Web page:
One of the focal points of the conference for me, and my main reason for being there, was the numerous discussions focusing on the digital integration in Higher Education. Higher Ed has always suffered from a technological time lag, often taking years to integrate and take advantage of advancements in technological communication. SXSWi tried to address these issues, with a large focus on how students can use technology to better themselves and their experience in the classroom. It was interesting to see how different institutions were adopting the use of social media tools, mobile applications and online communication platforms to improve the learning experience. That said, the conference did little to diminish my concerns that it is not the students themselves who need to further embrace technological advancements, but the Academics and Faculty who are not doing enough to learn and integrate the developing technology into their classrooms.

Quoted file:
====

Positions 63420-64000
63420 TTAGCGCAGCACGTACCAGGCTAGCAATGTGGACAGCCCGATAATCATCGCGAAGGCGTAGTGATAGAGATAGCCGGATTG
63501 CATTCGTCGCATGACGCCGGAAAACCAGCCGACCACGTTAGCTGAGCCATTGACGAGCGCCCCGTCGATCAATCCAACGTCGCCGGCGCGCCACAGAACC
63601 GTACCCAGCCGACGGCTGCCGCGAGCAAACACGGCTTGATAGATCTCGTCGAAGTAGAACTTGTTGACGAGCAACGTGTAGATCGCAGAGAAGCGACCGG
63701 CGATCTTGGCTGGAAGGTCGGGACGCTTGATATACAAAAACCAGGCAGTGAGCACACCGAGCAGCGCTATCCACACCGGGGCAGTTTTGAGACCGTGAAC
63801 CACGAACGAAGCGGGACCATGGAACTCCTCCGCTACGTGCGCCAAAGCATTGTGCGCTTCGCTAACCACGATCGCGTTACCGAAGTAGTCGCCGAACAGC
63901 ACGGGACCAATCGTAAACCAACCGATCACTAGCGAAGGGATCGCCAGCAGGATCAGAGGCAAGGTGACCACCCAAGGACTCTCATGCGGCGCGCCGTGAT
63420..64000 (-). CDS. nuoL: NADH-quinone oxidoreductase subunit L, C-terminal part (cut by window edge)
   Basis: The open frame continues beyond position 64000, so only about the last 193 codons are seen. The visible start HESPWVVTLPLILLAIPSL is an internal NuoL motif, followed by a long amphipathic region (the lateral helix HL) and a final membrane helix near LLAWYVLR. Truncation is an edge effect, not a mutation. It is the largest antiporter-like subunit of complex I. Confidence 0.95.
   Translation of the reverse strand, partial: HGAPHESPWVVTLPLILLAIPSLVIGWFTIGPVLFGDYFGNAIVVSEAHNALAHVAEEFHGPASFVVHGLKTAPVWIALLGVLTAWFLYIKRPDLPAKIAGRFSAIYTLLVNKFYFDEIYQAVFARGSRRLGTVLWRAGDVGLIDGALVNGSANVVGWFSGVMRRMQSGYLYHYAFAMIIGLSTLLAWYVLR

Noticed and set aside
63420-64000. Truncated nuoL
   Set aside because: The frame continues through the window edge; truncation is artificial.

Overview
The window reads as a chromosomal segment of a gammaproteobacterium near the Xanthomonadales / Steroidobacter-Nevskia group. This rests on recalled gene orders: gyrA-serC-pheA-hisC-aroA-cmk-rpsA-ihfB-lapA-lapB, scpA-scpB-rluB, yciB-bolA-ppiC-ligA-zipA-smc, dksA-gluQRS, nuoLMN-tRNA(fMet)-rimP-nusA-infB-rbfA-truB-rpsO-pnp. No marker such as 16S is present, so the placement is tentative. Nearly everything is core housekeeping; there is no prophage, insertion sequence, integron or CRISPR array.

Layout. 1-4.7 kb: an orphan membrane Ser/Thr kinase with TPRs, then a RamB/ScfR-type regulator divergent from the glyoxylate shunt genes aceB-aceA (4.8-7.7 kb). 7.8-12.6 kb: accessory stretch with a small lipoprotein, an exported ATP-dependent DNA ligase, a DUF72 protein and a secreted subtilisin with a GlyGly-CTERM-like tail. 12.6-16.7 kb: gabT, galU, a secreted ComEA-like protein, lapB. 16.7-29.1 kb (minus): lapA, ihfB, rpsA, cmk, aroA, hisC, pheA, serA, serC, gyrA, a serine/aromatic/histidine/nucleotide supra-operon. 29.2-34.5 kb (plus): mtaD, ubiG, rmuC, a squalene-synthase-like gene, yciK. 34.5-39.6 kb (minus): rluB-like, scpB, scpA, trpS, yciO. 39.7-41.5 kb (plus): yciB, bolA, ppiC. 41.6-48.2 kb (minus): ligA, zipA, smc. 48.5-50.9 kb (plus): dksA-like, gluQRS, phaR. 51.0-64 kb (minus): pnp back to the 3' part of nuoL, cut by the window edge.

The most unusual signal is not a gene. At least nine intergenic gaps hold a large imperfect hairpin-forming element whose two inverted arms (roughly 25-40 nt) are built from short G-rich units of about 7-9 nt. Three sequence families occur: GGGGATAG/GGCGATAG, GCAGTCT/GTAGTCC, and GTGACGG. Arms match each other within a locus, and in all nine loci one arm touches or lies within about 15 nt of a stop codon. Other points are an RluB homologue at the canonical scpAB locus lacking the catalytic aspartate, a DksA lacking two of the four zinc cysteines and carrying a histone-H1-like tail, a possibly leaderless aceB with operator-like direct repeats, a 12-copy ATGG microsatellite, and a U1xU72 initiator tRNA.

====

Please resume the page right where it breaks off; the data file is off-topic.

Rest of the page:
Some very good points were made however, particularly in the Austin Tech Higher Ed meet- up (#sxaustintech, #austintech), to suggest university administrators are addressing the need for change. Dr Donald Christian, Dean of the College of Business at Concordia University in Texas particularly stressed the need for technical and engineering skills to be integrated into the curriculum of other disciplines, for example business, social sciences and the arts. If this proves to be a consensus shared by colleagues around the country, then perhaps we will see a shift in the way that universities attract and influence their faculty.
You can read also my thoughts on the start-up culture at SXSW here.